A Pella man was just one number away from winning Friday’s $37 million Mega Millions® jackpot and ended up winning a $250,000 lottery prize.
Richard Petersma of Pella matched all five white balls, but missed the Mega Ball to win a $250,000 prize. His ticket was one of five in the country to win a $250,000 prize in that drawing.
The winning numbers in Friday’s Mega Millions drawing were: 5-20-45-48-56 and Mega Ball 1. The Megaplier® number that night was 4. No one won the jackpot that night. Tuesday’s estimated jackpot is $55 million.
Petersma claimed his prize Monday at the lottery’s headquarters in Des Moines. He purchased his winning ticket at Casey’s, 414 Oskaloosa St. in Pella.
Changes that take effect with Tuesday’s Mega Millions drawing will give those who win the game’s “second prize” an even bigger reason to celebrate. Starting with Tuesday’s drawing, Mega Millions players will see changes that include a faster-growing jackpot that starts at $15 million and a new prize structure with a $1 million prize for matching the first five numbers, but missing the Mega Ball.
Players can multiply their prizes (except the jackpot) with the Megaplier up to five times. The cost is $1 per play or $2 per play with the Megaplier. Drawings are held Tuesday and Friday evenings at 10 p.m.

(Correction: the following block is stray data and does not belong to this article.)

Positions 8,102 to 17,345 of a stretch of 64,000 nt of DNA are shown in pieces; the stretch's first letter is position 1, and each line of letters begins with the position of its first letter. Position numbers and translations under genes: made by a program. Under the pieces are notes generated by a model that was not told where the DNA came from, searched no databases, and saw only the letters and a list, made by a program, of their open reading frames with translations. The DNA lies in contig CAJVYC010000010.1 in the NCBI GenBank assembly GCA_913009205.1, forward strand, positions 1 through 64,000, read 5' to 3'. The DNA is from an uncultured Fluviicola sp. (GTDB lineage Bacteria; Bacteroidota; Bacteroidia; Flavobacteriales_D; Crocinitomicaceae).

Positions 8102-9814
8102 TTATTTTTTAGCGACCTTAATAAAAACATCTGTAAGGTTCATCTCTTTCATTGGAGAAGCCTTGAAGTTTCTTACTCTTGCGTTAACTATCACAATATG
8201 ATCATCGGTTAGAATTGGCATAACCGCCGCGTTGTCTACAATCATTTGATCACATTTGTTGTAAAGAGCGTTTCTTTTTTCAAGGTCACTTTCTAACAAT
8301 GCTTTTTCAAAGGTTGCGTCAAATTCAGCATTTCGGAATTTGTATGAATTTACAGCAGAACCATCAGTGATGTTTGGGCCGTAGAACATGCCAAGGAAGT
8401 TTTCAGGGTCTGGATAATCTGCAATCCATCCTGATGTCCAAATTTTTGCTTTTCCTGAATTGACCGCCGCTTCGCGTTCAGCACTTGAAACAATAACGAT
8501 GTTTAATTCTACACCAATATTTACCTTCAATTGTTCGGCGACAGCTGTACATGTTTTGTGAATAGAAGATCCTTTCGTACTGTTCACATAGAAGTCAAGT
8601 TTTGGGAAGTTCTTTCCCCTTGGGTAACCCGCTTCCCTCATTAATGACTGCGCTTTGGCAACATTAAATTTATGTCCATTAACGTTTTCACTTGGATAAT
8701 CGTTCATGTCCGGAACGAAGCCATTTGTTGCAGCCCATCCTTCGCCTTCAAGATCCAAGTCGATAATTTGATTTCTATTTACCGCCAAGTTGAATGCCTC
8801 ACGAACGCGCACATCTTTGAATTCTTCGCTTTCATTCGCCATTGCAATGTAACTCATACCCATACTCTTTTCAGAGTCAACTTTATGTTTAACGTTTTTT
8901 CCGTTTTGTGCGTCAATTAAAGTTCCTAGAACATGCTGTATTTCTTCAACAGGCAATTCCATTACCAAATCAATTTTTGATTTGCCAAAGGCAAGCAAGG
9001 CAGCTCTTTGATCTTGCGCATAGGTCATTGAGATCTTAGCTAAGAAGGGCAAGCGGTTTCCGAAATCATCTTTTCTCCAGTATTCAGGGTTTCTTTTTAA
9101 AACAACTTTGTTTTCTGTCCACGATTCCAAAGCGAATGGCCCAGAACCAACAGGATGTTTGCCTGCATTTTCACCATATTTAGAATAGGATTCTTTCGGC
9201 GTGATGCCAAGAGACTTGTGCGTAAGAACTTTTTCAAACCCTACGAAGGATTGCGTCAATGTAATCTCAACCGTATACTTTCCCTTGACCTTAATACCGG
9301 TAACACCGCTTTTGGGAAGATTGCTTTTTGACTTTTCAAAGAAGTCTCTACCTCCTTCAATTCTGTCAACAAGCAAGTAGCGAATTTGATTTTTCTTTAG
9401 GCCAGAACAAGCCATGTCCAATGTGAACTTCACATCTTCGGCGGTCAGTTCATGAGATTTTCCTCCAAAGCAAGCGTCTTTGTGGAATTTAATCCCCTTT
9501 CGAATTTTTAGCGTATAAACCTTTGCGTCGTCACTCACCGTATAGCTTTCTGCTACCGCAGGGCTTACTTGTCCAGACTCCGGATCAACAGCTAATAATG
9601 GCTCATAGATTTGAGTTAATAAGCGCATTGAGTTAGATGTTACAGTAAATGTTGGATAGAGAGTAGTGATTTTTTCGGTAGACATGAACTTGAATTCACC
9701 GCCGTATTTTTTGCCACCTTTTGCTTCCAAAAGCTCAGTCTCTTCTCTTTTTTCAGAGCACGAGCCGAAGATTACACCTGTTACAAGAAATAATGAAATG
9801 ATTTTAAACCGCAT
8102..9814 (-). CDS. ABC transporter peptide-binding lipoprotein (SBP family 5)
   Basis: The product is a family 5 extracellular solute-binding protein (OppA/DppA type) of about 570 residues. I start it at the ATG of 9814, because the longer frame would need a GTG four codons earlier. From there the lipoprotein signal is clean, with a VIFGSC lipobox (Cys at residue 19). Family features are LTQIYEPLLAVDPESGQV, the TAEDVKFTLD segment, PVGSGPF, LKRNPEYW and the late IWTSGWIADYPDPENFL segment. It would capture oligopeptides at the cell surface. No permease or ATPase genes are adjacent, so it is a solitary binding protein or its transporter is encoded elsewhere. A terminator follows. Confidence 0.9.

Winning numbers may be checked at the lottery website at www.ialottery.com or through the winning numbers’ hot line at (515) 323-4633. Winning numbers may also be checked with lottery retail outlets or by calling the lottery at (515) 725-7900 from 8 a.m. to 4:30 p.m. Monday-Friday.
Since the lottery’s start in 1985, its players have won more than $3.1 billion in prizes while the lottery has raised more than $1.5 billion for the state programs that benefit all Iowans.
Today, lottery proceeds in Iowa have three main purposes: They provide support for veterans, help for a variety of significant projects through the state General Fund, and backing for the Vision Iowa program, which was implemented to create tourism destinations and community attractions in the state and build and repair schools.